The intervention issue and the en banc decision in Peruta may seem minor procedural blips, but they represent a serious “For want of a nail” progression. There is a clear split between the Third and Ninth Circuits on the Second Amendment issue based on these two recent cases and this is a basis for the Supreme Court’s taking of a case. But if the Ninth Circuit allows en banc review and the ensuing opinion en banc reverses and supercedes the original opinion, there will be no split and therefore no basis for Supreme Court review.
Heller v. Dist. of Columbia, No. 1:08-cv-01289-JEB (DDC 05/15/14) [Heller III]
This opinion is a decision of the District Court after the Supreme Court issued its landmark decision in District of Columbia v. Heller, 554 U.S. 570 (2008) [Heller I]. After the 2008 decision, the District acknowledged Heller I’s Second Amendment protection for handguns in the home for self-defense and enacted a that banned assault weapons and large-capacity magazines and imposed registration requirements for handguns and long guns. (Firearms Registration Amendment Act of 2008, D.C. Law 17-372; 56 D.C. Reg. 3438 (May 1, 2009), as amended, D.C. Law 19-170; 59 D.C. Reg. 5691 (May 15, 2012))
The core requirement of the new legislation is a city-wide gun registry. Each gun owner was required to register each of his firearms with the city government. To register a firearm, the owner must appear in person at police headquarters with the weapon. The owner is photographed and fingerprinted, complete a background check, and provide, a current place of employment and addresses of residences for five years prior. Finally, completion of a firearms training course and payment of a fee is required.
If the firearm is lost, stolen, or destroyed, he must immediately notify the police. If the weapon is sold or transferred, the owner must notify police within two days. If the owner changes his name or address, he must notify the police within 30 days. Each weapon must be re-registered every three years. Only one firearm may be registered per month, with an exception for new residents. The owner of a registered firearm must keep the registration certificate with him whenever he is in possession of the weapon and must produce it upon the demand of a law enforcement officer.
Heller challenged the new legislation and the District Court upheld the constitutionality of the law (Heller v. District of Columbia, 698 F. Supp. 2d 179, 181 (D.D.C. 2010)), but on appeal, the D.C. Circuit affirmed the bans on assault weapons and large-capacity magazines and the handgun-registration requirement, but remanded the case to the District Court to permit the parties to develop a more thorough factual record. (Heller v. District of Columbia, 670 F.3d 1244, 1264 (D.C. Cir. 2011) [Heller II])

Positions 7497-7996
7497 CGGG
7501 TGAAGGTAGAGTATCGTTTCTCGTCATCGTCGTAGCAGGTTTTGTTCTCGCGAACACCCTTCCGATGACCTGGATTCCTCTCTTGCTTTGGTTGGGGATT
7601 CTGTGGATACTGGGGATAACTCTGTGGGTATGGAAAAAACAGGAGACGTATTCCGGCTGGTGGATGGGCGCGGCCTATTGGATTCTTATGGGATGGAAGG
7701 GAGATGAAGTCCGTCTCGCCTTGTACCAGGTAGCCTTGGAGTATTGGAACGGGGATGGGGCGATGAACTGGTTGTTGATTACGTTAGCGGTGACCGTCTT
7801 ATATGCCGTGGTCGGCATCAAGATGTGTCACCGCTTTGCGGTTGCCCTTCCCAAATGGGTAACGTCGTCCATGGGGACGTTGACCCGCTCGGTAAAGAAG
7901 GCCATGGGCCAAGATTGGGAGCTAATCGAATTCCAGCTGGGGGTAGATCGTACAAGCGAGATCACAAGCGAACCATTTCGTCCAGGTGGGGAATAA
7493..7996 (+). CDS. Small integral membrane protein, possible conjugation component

Heller III is the District Court’s opinion on summary judgment after further development of the factual record. The Court granted summary judgment to the District and upheld the District’s firearms regulations. It found that the District had successfully justified those regulations requirements by presenting substantial evidence that they will achieve important governmental interests and that they are narrowly tailored to such ends.
Heller III begins with the premise that the Firearms Registration Amendment Act had to be unconstitutional as to the plaintiff and that the plaintiff can win only by establishing that no set of circumstances exists under which the Act would be valid, i.e., that the law is unconstitutional in all of its applications.
The opinion adopts the same constitutional analysis as Drake. (See United States v. Marzzarella, 614 F.3d 85, 89 (3d Cir. 2010)) First, a court determines whether the challenged law impinges upon a right protected by the Second Amendment, given the presumption that a historically longstanding regulation is presumed not to burden conduct within the scope of the Second Amendment. A plaintiff may rebut this presumption by showing that the regulation does have more than a de minimis effect upon his Second Amendment right.